POLITICS

Liberals Introduce Legislation To Expunge Past Convictions For Gay Sex

Family members will be allowed to apply on behalf of deceased Canadians.

11/28/2017 12:06 EST | Updated 11/28/2017 12:06 EST
Adrian Wyld/CP
The pride flags fly on Parliament Hill following a ceremony with Prime Minister Justin Trudeau on June 14, 2017.

OTTAWA — The federal Liberal government has introduced legislation that would allow people to apply to have their criminal convictions for consensual sexual activity between same-sex partners erased from the public record.

The Expungement of Historically Unjust Convictions Act would provide for the destruction and removal of records for the offences of gross indecency, buggery and anal intercourse.

Once passed, the legislation will allow applications by either the convicted individual in question or family members of deceased people with criminal records.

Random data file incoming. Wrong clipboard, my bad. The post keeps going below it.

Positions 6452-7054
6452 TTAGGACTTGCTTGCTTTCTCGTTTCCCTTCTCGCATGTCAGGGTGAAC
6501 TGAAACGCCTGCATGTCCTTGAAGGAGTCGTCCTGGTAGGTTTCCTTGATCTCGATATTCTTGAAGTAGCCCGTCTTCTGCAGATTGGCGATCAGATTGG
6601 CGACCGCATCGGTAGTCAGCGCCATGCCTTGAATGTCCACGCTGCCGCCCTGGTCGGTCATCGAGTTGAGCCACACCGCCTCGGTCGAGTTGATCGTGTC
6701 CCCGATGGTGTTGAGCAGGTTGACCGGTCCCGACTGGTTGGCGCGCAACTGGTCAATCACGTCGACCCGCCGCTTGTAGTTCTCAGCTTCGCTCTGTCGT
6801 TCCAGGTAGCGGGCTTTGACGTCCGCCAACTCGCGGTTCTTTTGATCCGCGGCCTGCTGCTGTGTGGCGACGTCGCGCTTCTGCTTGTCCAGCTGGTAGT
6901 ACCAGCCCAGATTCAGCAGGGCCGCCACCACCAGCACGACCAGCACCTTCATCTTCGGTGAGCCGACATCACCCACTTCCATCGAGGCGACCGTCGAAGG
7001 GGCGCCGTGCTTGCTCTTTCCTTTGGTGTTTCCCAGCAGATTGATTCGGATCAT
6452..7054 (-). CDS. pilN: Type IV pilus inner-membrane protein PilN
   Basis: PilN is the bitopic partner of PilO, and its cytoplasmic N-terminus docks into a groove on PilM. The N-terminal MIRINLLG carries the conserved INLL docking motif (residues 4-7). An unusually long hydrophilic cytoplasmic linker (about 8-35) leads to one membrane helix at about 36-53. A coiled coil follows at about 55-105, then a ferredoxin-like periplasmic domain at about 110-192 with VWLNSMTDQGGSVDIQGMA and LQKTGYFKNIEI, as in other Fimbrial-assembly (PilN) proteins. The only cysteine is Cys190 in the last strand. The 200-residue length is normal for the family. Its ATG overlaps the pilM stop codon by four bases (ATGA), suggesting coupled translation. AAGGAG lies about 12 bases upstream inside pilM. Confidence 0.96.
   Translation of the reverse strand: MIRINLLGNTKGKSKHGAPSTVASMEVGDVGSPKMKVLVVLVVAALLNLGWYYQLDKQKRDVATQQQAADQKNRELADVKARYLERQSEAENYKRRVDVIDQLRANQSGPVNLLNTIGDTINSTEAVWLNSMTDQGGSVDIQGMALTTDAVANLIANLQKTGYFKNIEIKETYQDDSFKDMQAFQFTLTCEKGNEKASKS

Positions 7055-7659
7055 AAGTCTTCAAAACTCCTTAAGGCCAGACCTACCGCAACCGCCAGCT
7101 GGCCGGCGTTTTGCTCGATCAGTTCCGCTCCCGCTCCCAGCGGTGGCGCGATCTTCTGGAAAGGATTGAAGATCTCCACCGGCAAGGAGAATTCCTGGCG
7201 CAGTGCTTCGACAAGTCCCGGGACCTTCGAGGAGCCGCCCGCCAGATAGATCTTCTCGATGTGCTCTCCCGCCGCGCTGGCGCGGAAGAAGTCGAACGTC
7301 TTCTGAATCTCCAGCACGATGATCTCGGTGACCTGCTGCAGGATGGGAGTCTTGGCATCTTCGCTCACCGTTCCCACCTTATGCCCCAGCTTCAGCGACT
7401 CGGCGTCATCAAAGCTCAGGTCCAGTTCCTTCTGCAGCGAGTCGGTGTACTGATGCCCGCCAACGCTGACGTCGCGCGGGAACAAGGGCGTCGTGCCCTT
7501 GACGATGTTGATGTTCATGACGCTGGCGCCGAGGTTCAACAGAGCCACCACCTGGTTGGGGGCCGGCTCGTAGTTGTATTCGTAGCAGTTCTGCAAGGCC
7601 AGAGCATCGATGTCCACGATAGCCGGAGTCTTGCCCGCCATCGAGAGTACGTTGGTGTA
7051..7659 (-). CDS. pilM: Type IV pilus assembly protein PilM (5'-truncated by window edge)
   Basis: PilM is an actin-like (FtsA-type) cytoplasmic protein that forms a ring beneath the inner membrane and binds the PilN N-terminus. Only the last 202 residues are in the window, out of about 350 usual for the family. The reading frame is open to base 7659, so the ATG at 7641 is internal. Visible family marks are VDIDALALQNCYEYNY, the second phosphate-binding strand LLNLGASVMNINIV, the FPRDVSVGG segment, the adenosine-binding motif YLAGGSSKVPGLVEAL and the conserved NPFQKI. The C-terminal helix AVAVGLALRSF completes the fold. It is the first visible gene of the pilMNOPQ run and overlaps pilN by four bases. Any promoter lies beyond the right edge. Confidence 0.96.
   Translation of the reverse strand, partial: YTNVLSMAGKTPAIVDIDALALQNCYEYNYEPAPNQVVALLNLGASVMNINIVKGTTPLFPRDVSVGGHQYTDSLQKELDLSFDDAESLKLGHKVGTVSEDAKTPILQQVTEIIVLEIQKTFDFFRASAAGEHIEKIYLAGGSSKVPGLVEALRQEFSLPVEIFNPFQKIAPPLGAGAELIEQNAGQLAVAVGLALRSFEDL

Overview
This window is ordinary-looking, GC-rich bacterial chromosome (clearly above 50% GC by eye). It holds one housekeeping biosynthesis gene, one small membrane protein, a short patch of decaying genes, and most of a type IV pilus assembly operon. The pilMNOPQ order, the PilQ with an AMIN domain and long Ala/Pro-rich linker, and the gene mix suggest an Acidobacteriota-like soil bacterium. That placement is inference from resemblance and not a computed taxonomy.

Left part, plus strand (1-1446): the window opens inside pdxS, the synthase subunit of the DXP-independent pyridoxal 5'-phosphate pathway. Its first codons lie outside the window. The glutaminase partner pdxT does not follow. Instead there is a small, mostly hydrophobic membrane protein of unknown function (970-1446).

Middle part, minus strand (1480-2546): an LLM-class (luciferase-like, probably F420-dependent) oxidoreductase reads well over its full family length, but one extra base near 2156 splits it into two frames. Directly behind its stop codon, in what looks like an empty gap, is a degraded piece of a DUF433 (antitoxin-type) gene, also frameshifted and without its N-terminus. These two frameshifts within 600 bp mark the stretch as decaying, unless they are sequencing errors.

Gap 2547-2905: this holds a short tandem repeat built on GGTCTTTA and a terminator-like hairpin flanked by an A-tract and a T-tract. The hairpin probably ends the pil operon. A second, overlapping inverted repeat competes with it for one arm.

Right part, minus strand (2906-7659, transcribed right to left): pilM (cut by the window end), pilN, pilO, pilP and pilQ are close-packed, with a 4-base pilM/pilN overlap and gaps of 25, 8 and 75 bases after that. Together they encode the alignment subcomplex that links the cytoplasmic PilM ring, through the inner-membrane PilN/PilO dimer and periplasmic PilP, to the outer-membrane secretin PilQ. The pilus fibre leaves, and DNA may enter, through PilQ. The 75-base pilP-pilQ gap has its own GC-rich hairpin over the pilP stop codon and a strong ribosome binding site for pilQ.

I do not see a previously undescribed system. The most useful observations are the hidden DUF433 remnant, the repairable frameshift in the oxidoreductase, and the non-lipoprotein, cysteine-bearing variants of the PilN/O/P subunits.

The legislation gives the Parole Board of Canada authority to order or refuse expungement of a conviction.

The bill is a key element of the government's bid to make amends to people who have suffered discrimination due to their sexual orientation or gender identity.

Prime Minister Justin Trudeau will make a formal apology in the House of Commons later today, and more than $100 million has been allocated to settle claims by federal employees whose careers were sidelined or ended because of their sexuality.

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